He could shrug his shoulders and play with his beads, and urbanely explain his own helplessness and ineligibility when his influence was summoned, or it was sought to entangle him in warring interests.
He had yet some cards to play, and Achmet and Higli-and another very high and great-might be delivered over to Kaid's deadly purposes rather than himself tomorrow.
If there was foul play, why make things worse by sending another life after the life gone, even in the way of justice?
He stresses the brazenness of the players in presenting, soon after the devastating storm of the night of November 26-27, 1703, two plays, 'Macbeth' and 'The Tempest', "as if they design'd to Mock the Almighty Power of God, _who alone commands the Winds and the Seas_." ('Macbeth' was acted at Drury Lane on Saturday, November 27, as the storm was subsiding, but, because it was advertised in the 'Daily Courant' on Friday, November 26, for the following evening, it would appear that, unless the players possessed the even more formidable power of foreseeing the storm, their presentation of 'Macbeth' at that time was pure coincidence.
For example, he reviews the indictments of the players in 1699 and 1701 for uttering profane remarks upon the stage, and he culls from several plays and prints the licentious expressions which had resulted in the indictments.
Like Jeremy Collier before him and Arthur Bedford in 'The Evil and Danger of Stage-Plays' later (1706), he adds similar expressions from plays recently acted, as proof, presumably, of the failure of the theaters to reform themselves in spite of the publicity previously given to their shortcomings.
In so doing, he damns the stage and plays by excerpts, usually brief ones, containing objectionable phrases.
The questions again stress the great difficulty involved in attending plays and remaining truly good Christians.
The abominable obscene Expressions which so frequently occur in our Plays, as if the principal Design of them was to gratifie the lewd and vicious part of the Audience, and to corrupt the virtuously dispos'd, are in this black Collection wholly omitted; lest thereby fresh Poison should be administred instead of an Antidote.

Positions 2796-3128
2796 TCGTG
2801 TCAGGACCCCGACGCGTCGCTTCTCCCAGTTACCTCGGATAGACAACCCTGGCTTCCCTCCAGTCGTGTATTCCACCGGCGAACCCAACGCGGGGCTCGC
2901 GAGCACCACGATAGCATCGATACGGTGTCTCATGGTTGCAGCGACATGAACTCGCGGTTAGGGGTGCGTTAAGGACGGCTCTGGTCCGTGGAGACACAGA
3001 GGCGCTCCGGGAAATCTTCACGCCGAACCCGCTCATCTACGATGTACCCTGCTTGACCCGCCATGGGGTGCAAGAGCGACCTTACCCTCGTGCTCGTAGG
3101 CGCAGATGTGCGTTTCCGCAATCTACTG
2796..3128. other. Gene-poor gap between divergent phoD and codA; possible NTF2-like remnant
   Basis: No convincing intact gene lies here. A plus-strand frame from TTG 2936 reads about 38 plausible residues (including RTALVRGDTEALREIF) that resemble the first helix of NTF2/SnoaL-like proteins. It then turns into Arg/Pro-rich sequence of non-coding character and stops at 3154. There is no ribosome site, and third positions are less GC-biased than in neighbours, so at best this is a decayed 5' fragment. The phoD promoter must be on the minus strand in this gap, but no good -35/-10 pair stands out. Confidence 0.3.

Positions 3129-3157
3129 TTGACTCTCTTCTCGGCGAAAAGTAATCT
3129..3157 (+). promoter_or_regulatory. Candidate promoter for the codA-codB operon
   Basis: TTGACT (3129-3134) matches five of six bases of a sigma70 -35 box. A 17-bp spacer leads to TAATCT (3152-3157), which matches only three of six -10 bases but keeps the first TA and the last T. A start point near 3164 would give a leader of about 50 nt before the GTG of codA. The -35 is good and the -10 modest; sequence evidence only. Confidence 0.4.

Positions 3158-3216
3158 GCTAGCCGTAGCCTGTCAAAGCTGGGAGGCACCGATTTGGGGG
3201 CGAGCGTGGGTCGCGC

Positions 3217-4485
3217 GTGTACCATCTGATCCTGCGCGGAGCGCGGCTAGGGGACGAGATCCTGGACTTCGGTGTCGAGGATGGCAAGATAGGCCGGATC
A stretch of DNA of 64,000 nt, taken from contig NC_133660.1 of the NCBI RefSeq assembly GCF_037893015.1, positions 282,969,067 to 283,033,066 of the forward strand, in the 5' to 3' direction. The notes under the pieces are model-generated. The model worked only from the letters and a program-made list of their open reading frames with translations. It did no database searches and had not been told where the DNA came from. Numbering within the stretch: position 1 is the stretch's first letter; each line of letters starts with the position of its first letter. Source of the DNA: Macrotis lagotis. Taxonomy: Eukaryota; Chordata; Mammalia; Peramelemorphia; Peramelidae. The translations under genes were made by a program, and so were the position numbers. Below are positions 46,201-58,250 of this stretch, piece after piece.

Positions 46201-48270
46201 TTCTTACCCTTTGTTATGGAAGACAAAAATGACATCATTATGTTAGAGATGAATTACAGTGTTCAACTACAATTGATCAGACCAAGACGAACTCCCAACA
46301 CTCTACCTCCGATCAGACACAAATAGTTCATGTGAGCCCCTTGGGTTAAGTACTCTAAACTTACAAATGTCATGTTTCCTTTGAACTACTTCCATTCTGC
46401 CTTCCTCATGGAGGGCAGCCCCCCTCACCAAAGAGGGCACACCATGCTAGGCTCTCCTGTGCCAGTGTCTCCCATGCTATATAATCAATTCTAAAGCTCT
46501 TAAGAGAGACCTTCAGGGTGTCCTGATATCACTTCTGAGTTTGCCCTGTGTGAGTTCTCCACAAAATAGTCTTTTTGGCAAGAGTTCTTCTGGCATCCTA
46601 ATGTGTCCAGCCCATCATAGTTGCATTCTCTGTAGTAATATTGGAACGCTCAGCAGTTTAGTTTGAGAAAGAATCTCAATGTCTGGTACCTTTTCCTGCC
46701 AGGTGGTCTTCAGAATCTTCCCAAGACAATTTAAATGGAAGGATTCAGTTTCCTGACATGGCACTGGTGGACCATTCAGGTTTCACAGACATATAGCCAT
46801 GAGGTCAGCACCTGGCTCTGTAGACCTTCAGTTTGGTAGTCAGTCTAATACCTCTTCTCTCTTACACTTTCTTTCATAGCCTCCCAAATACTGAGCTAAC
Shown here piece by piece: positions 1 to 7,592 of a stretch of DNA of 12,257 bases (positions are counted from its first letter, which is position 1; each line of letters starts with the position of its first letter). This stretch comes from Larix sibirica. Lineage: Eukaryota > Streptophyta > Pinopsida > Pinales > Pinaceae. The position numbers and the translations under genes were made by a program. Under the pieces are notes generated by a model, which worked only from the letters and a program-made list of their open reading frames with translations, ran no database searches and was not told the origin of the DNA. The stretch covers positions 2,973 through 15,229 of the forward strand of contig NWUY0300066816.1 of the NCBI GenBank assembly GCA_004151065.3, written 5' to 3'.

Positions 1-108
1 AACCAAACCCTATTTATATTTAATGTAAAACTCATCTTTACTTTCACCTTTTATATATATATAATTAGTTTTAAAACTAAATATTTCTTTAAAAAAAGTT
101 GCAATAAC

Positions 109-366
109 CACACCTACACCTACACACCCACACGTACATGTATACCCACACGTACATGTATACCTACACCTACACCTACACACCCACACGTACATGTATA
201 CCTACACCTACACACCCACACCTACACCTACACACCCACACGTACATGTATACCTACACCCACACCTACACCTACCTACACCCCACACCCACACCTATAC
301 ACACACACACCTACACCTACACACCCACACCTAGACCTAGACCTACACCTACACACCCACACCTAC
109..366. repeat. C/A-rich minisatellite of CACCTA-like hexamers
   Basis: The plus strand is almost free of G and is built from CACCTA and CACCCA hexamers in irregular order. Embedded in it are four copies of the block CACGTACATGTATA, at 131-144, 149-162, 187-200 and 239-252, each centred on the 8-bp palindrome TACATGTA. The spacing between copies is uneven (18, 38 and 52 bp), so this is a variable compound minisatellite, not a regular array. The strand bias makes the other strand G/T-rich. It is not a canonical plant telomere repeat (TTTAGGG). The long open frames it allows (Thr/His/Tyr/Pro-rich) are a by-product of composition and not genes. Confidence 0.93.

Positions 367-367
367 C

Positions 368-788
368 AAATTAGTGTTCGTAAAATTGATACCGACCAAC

If I should play the Wife and Cuckold him.
The following Expressions are transcribed out of the Plays that have been Acted and Printed since they were Indicted for the horrid Passages above-recited.
And for our handsom Persons, they become a Box at the Play, as well as a Pew in the Church.
In the Play call'd, 'Vice Reclaim'd', &c.
In the Play called, 'Marry or do Worse, 1704'.
It must be again remembred, that the detestable lewd Expressions contained in the abovementioned Plays, which seem to be the most pernicious part of our Comedies, are not here recited, least they should debauch the Minds and corrupt the Manners of the Reader, and do the same Mischief, in some degree, as they do in the greatest when used upon the Stage, tho' mentioned with never so great Indignation.
And it must be likewise taken notice of, that these Instances of the prophane Language of Plays, which the good Christian will read with Horror, would not have been put together, and laid before the World, had not the Incorrigibleness of the Players made it necessary for the Ends abovementioned.
Can Persons who often spend their Time and Money to see Plays, be suppos'd to be displeas'd with, and to have a due Indignation at, the Hearing the Outrages beforementioned, which so often occur in them, and of which there is a dismal Specimen laid before the World in this Paper? III.
Can Persons who know 'tis generally allowed, that the Infidelity and Looseness of the Age is very much owing to the Play-Houses; who have observed, that the Zeal of particular Persons have decreased, and their Strictness of Life abated, by their going to Plays; and do think that the Gospel obliges them to discourage, by their Reproof and Example, Sin in their Neighbours, to endeavour, according to their Advantages and Opportunities, to further their spiritual Welfare, and to be _Lights_ to lead others in their Duty and Way to Heaven?
Can it be denied, but that the going of a few sober Persons, tho' but once a Year, to see a Play, that they think less offensive and dangerous, does encourage many others to go frequently to Plays, and to those that are more abominably loose and prophane; who might never go at all to them, if none frequented them but such as were entirely abandoned to Shame as well as Vice? VII.

Examples of Play

Example #1
He had seen enough to-night to make him sure that Kaid had once more got the idea of making a European his confidant and adviser; to introduce to his court one of those mad Englishmen who cared nothing for gold-only for power; who loved administration for the sake of administration and the foolish joy of labour.
Example #2
He was sitting beside David, and though he asked the question casually, and with apparent intention only of keeping talk going, there was a lurking inquisition in his eye.
Example #3
Mahomet was a prophet and Christ was a prophet.
Example #4
He had had his great fight for place and power, alien as he was in religion, though he had lived in Egypt since a child.
Example #5
What he knew Kaid did not know.
Example #6
There was a crisis in the Soudan, there was trouble in the army, there was dark conspiracy of which he knew the heart, and anything might happen to-morrow!